An extremely appreciable focus on providing toilet in every school can
be a game changing intervention for improving public sanitation and
in directly for educational enrolment and retention, particularly of
girls. I also admire the impatience with which central government has
started action already through MHRD. However, it will do no harm if
the planners will read a report on water quality of Central Ground
Water Board, 2010 and notice how ill-considered policies implemented
in haste could sometimes do more damage than good. Shallow hand pumps
and tube wells were promoted through public policy and problem of
arsenic and a few other contaminants have led to significant health
damage in different parts of the country. Deep tube wells did not have
this problem. Poor people could not afford deep tubewell even after
the source of the problem was diagnosed. They suffer more even today.
Should we replicate a standard design of toilet all over the country?
Will that be worse than not making any toilet? Should we not consult
groundwater board, meteorological department, All India Soil Survey
Organization, and other such agencies to look at geo-climatic zoning
and identify boundary conditions for the kind of toilet design that
might be suitable for different regions?. The regions having high or
low groundwater and in different soil condition with varying extent of
water availability will not be served by a common design. Just the
physics of the toilet pot can determine how much water is required for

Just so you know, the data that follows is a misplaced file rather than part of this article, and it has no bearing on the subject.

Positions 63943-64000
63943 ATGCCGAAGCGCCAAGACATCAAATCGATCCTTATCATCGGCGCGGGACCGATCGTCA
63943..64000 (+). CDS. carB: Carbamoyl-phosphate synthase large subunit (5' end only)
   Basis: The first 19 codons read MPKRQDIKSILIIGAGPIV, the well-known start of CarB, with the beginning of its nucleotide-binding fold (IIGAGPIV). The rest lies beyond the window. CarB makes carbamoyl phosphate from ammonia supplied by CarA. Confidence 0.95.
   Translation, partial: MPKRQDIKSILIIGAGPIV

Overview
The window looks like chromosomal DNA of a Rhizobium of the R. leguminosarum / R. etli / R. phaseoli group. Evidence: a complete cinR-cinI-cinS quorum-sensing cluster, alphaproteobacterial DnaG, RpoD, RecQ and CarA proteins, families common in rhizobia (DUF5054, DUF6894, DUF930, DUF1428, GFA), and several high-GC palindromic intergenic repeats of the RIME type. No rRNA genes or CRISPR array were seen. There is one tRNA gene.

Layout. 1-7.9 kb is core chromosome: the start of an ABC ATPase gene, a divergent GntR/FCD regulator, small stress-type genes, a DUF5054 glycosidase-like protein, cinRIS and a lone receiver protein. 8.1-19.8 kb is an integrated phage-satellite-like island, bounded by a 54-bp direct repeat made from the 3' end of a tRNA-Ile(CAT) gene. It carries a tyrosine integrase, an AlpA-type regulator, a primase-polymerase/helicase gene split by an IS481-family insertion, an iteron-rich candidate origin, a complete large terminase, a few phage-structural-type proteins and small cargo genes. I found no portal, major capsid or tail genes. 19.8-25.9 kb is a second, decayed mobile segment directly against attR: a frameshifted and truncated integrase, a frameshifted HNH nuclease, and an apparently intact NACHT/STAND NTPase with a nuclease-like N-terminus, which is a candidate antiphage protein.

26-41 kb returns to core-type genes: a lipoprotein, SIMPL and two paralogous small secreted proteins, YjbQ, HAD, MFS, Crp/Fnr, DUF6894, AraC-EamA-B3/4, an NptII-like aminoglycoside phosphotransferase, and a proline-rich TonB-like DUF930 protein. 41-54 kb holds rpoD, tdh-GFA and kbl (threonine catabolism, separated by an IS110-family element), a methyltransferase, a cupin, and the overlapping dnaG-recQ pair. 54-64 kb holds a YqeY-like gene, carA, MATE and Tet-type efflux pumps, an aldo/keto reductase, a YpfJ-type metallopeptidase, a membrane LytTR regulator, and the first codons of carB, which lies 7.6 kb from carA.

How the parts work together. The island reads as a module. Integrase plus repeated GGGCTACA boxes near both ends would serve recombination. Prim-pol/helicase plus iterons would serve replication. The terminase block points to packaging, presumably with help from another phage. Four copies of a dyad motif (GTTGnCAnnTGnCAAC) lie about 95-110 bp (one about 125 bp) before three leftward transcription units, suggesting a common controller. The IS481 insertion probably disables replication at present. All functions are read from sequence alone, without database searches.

cleaning the excreta. There are designs which require just about 2-3
litres water. In some areas dry deep pit might be useful.
Of course, there is also a lot of experience available with various
institutions which may have learned from the mistakes of the past. We
can also launch a countrywide competition for location specific
designs of toilet at low cost.
The use of human urine and excreta as input into small biogas plants
can also be tried at a few locations. We must understand that given
shortage of water in different parts of the country, a design which
needs 10-12 litres for cleaning ( as unfortunately majority of the
designs need) will get clogged in no time. We don’t want to create
toilets which will not be serviceable round the year. Need to clean
them up will have to be internalized by the students as a cultural
value. DRDO has bio-toilets which is a very interesting and viable
technology and must be incorporated in the Abhiyan wherever feasible.
Already DRDO has licensed it to more than 40 entreprenurs on non-exclusive
Whenever anyone used to come to Sabarmati ashram to join the freedom
struggle, Gnadhiji asked him to first pick up the bucket and broom and
clean the toilets. It took them a while to understand the connection
between this act and the freedom struggle. Swachh Bharat movement must
succeed. A weekly exercise to clean environment within and outside
the school will help. The Land Army movement by Dr K M Munshi began
with cleaning clogged drains in Chhatarpur village on the outskirts of
Delhi. We need a similar movement to mobilise the youth and village
community. In prosperous villages, generating funding for school
toilets from within the village will help. Community ownership of
assets ensures their maintenance. One lesson from the people’s
movement of making lacs of check dams and farm ponds in Saurashtra in
Gujarat is that initially, 70 per cent contribution was by people and
remaining by government. Later the ratio was reversed.
It is well known that in some areas dalit children are forced to clean
the toilets and that should be a seriously tracked and censured.
Diversified designs, community ownership, mobilising industrial
contribution under CSR and tracking location specific fit between
toilet design and local conditions (geo-chemical, drainage and
hydrological) need to be considered.
Swachh Bharat Abhiyan must learn the right lessons from the mistakes
of the past and create a democratic, efficient and effective model of
solving a national problem in a time bound manner. Local innovations
will make program more participative and cost effective.